The percentage of Earths land area stricken by serious drought more than doubled from the 1970s to the early 2000s, according to a new analysis by scientists at the National Center for Atmospheric Research (NCAR). Widespread drying occurred over much of Europe and Asia, Canada, western and southern Africa, and eastern Australia. Rising global temperatures appear to be a major factor, says NCARs Aiguo Dai, lead author of the study.
Dai will present the new findings on January 12 at the American Meteorological Societys annual meeting in San Diego. The work also appears in the December issue of the Journal of Hydrometeorology in a paper also authored by NCARs Kevin Trenberth and Taotao Qian. The study was supported by the National Science Foundation, NCARs primary sponsor.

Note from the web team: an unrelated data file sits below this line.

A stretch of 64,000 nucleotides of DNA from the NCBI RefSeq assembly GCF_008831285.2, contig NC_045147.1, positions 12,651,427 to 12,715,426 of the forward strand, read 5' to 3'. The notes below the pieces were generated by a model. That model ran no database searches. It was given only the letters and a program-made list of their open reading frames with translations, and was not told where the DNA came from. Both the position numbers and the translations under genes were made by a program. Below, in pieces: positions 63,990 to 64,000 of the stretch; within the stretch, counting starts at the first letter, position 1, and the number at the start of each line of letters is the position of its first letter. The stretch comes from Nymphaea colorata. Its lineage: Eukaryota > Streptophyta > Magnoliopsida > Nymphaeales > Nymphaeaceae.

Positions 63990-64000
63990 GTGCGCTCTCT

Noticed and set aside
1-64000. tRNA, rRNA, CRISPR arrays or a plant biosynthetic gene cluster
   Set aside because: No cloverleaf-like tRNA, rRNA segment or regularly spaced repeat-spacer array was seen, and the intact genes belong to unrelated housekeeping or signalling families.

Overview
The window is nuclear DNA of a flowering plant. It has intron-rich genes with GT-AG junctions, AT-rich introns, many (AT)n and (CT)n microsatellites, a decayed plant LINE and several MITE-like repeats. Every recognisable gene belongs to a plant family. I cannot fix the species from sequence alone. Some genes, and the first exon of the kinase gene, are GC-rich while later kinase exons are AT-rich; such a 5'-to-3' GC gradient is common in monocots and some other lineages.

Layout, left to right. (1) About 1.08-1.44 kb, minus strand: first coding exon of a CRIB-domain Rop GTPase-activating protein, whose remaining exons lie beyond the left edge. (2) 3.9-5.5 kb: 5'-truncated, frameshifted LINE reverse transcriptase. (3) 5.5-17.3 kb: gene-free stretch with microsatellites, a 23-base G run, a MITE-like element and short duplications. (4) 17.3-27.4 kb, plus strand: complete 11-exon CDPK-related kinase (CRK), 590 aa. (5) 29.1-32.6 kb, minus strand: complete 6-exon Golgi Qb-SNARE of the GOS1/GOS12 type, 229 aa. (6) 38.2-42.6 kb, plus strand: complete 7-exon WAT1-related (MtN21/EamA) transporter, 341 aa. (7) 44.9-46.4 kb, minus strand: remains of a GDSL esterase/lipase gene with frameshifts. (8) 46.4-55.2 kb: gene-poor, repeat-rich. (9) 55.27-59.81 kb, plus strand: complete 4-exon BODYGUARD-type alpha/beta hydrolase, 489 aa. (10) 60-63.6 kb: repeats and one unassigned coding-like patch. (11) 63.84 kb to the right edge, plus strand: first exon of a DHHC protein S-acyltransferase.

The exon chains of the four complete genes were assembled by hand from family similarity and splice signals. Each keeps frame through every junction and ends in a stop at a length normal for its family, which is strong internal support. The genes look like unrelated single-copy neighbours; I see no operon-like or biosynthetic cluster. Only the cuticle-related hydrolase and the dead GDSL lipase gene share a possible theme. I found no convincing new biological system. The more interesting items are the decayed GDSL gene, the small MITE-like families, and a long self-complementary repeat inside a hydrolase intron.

Dai and colleagues found that the fraction of global land experiencing very dry conditions (defined as -3 or less on the Palmer Drought Severity Index) rose from about 10-15% in the early 1970s to about 30% by 2002. Almost half of that change is due to rising temperatures rather than decreases in rainfall or snowfall, according to Dai.
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In a recent publication in the renowned journal Optica, scientists of Leibniz-Institute of Photonic Technology (Leibniz IPHT) in Jena showed that they can accurately control the optical properties of liquid-core fiber lasers and therefore their spectral band width by temperature and pressure tuning.
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